Health

Normalizing Obesity Leads to Even More Obesity – Study

The popularization of plus-size models is only increasing the epidemic of obesity, according to a new study reported in the journal OBESITY, and we might do well to consider what we learned from successfully fighting the epidemic of smoking, says public interest law professor John Banzhaf, who played a major role in slashing smoking and saving millions of lives.

Kids Obese Children Childhood Obesity plus-size models
By Dirty29er (Own work) [Public domain], via Wikimedia Commons
Normalizing obesity by prominently featuring it with attractive plus-sized models leads people to underestimate their own weight and thereby reduce their incentive to achieve a healthy weight, say sociologists from the University of East Anglia who claim such models can undermine efforts to tackle the obesity epidemic.

This is certainly consistent with what we learned in fighting against smoking, says Banzhaf, who has been called “The Man Behind The Ban on Cigarette Commercials” and the antismoking leader who first started the nonsmokers’ rights movement by getting smoking restricted and then banned on airplanes, buses, etc., and eventually in many workplaces and public places.

A major reason why former smokers quit, and current smokers are often trying so desperately to quit, is the social stigma now associated with being a smoker. Smokers say again and again that they are being tired of being considered “second class citizens” and feeling like “social pariahs,” says Banzhaf.

No-smoking sections, in additional to making it more difficult to remain a smoker, also serve as a constant reminder to smokers that the great majority of people don’t want to be anywhere around someone who is smoking.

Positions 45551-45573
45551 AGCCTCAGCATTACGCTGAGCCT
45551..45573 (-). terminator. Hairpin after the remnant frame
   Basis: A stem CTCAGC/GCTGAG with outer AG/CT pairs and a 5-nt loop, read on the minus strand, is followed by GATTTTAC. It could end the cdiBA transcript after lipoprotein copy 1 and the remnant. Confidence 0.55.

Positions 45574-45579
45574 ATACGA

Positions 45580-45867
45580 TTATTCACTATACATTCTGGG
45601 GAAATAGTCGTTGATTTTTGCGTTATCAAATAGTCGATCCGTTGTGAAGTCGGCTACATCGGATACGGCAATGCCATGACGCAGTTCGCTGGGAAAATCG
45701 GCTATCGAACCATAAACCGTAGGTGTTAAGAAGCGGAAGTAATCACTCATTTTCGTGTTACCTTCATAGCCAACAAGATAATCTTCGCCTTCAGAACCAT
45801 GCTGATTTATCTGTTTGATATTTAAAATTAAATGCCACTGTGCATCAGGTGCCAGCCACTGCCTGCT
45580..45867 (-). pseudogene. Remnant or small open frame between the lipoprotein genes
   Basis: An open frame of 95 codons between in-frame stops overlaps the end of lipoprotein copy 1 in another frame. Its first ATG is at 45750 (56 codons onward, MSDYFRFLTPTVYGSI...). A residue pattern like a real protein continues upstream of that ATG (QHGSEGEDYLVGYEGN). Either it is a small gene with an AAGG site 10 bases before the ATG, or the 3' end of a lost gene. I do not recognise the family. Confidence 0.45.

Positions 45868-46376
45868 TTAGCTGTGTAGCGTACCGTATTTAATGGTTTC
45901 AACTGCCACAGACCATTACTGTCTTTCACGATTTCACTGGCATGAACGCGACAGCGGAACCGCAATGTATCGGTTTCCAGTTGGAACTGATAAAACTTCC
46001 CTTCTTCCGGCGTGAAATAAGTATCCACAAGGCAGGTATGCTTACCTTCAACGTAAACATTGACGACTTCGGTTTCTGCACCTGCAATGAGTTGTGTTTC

So the effect of smoking bans – not only indoors in workplaces and public places, but increasingly even outdoors where the dangers of secondhand smoke are more limited – is to de-glamorize and de-normalize smoking as something which is normal and/or generally socially acceptable.

This de-normalization of smoking was a major factor in driving down the incidence of adult smoking to less than 15% from a rate, when Banzhaf began his crusade, which hovered close to 50%.

It is also consistent with the finding that anti-smoking educational messages which emphasized the social stigma of being a smoker (e.g., “stinky,” smelly,” etc.) were much more effective in helping persuade people to quit than messages which emphasized the deadly dangers of smoking, notes Banzhaf.

Thus, while many are arguing in favor of featuring more plus-size models in ads and elsewhere, it is important to remember that doing so may well exacerbate an epidemic of obesity which is already forcing the great majority of adults who are not obese to pay far more in taxes and in health insurance than they should, and that de-normalizing smoking was a key factor in finally turning the tide.

After all, the tobacco industry was able to normalize smoking by featuring attractive models who were smoking, and thereby cost the American public hundreds of billions of dollars in unnecessary health costs linked to this unhealthy lifestyle.

This new study suggests that featuring attractive plus-size models could likewise help lead to unhealthy lifestyles, with enormous costs in lives and in health care dollars, says Banzhaf.